Real-time Coherent Raman Imaging of Human Tissue and Other Materials


Healthcare - Medical Devices
United Kingdom


The current standard of tumor diagnostics is histopathology, where excisions are taken from the tissue of a diseased patient, followed by staining with dyes and visual inspection by a clinician or technician. The process is time-consuming, costly and with low sensitivity (ability to detect a condition and prevent false negatives) and specificity (ability to correctly identify those without the illness and prevent false positives). The results are subjective and qualitative, heavily dependent on the judgment of the clinician.

Spontaneous Raman (SR) scattering microscopy is a label-free and non-invasive biomedical imaging technique, giving objective and quantitative information on the tissue by measuring the detailed molecular composition without staining. SR has a proven capability to discriminate between healthy and tumour tissue and to identify the type and grade of tumour. However, the very weak Raman signal, requires up to several hours for an image, prohibiting real-time and in vivo imaging.

The Coherent Raman Scattering (CRS) microscope is based on an ultrafast graphene-enabled laser: a two-colour system using a graphene saturable absorber for both mode-locking and synchronization of two lasers operating at different wavelengths to image human tissue while differentiating by colour that which is healthy and that which is diseased ,without the use of chemical dye. The system exploits the unique optical properties of graphene including; broadband operation (covering the entire optical range), ultrafast response time (sub-picosecond) and inherent pulse synchronization in time.


There are two key features;

1. Low-cost graphene-enabled laser generating >100 mW per arm, < 10cm-1 linewidth, 2500-3300 cm-1 with picosecond pulse duration (patents submitted)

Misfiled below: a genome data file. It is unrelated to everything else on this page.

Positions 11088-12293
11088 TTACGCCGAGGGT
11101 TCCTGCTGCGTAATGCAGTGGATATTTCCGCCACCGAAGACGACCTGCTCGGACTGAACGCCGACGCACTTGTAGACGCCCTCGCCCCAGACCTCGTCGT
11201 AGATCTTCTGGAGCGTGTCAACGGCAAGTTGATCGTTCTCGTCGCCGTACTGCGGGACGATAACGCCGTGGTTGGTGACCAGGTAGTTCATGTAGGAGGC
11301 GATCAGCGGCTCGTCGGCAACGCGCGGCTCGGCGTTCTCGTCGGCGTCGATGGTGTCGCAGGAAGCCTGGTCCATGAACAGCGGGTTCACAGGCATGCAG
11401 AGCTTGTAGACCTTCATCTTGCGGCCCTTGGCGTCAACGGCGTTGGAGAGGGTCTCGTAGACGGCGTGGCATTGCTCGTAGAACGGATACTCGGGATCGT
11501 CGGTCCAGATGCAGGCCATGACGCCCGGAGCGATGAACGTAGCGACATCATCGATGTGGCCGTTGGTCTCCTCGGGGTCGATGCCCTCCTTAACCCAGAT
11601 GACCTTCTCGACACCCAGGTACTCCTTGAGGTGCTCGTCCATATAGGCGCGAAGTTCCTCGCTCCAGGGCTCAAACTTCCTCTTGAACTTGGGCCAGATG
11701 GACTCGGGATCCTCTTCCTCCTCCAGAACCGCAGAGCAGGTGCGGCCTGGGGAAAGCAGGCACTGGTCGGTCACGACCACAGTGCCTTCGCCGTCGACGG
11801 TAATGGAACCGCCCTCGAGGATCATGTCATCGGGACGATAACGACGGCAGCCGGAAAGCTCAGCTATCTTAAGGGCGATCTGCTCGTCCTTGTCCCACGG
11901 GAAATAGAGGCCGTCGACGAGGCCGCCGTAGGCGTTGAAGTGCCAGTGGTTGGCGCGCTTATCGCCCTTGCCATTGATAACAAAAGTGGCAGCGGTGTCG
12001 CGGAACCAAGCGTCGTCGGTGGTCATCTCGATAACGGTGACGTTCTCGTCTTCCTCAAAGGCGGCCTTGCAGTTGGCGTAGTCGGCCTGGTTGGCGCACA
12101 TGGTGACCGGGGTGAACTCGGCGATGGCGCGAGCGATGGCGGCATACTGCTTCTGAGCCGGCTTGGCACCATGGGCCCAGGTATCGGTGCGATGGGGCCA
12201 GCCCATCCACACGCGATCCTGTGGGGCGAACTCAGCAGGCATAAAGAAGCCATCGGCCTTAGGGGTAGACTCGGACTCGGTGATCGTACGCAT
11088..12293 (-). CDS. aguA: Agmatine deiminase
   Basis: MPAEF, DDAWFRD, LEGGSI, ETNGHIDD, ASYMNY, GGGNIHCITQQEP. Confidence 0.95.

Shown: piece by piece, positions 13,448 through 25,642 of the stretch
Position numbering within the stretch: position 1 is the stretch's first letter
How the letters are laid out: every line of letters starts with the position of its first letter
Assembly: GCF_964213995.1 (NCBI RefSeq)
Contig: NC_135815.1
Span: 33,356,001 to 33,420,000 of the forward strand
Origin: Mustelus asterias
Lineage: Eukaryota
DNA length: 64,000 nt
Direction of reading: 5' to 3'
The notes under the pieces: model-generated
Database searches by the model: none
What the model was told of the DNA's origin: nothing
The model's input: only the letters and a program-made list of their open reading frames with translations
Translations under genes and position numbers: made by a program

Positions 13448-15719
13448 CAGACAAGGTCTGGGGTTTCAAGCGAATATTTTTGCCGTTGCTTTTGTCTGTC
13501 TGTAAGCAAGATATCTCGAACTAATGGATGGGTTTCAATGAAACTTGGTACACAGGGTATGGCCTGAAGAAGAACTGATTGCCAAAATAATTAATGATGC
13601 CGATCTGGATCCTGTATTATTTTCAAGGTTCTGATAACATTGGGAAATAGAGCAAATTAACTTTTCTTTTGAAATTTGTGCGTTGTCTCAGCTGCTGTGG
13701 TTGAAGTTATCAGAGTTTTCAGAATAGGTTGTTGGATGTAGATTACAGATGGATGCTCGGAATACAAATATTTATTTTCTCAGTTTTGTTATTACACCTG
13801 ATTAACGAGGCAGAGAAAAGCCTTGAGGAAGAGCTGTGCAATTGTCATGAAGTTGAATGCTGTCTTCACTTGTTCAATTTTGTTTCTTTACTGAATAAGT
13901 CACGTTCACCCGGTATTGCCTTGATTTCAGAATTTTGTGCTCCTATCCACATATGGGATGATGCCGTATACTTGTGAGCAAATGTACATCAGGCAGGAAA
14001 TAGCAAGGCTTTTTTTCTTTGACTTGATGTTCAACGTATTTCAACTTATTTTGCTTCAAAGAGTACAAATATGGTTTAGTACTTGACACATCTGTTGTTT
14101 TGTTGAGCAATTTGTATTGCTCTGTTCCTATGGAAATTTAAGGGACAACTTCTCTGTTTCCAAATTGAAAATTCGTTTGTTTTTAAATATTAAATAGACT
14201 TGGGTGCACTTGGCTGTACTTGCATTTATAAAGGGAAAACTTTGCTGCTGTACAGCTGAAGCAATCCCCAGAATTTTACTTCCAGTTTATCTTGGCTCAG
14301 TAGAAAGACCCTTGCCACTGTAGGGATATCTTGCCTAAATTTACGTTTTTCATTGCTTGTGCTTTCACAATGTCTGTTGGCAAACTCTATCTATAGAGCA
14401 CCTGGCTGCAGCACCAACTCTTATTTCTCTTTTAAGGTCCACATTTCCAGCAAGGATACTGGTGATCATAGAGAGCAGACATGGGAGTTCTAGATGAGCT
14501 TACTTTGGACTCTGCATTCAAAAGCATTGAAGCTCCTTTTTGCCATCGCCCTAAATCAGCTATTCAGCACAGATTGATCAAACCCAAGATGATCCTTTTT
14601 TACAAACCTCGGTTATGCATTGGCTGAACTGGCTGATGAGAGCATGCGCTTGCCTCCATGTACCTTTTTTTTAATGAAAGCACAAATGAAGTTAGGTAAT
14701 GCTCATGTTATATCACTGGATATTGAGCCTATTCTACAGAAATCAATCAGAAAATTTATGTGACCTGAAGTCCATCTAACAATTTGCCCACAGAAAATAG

2. A laser scanning system integrated with a microscope, CRS detection chain, data processing and imaging system

Taken together, the platform will generate real time digital images of human tissue differentiating between diseased and healthy tissue by colour. The data can be further interrogated to identify chemical species present in the tissue samples; offering real time information on the status of a tumour, its stage, physical limits and response to drug therapy.


This low cost technology will enable a number of medical applications including:

  • Digital ‘label free imaging’ (histopathology)
  • Endoscopic examination
  • Automated body fluid screening
  • Therapeutic monitoring of anti-tumoral drugs and antibiotics in body fluids
  • Rapid diagnosis of infectious diseases by detection of microbial pathogens
  • Cytopathology of single cells for monitoring circulating cancer cells
  • Pre-clinical non-invasive assessment of biochemical and biological processes in a living subject for drug development.

The first product will be a CRS scanning microscope for use in a medical environment for diagnosis, treatment and drug therapy selection.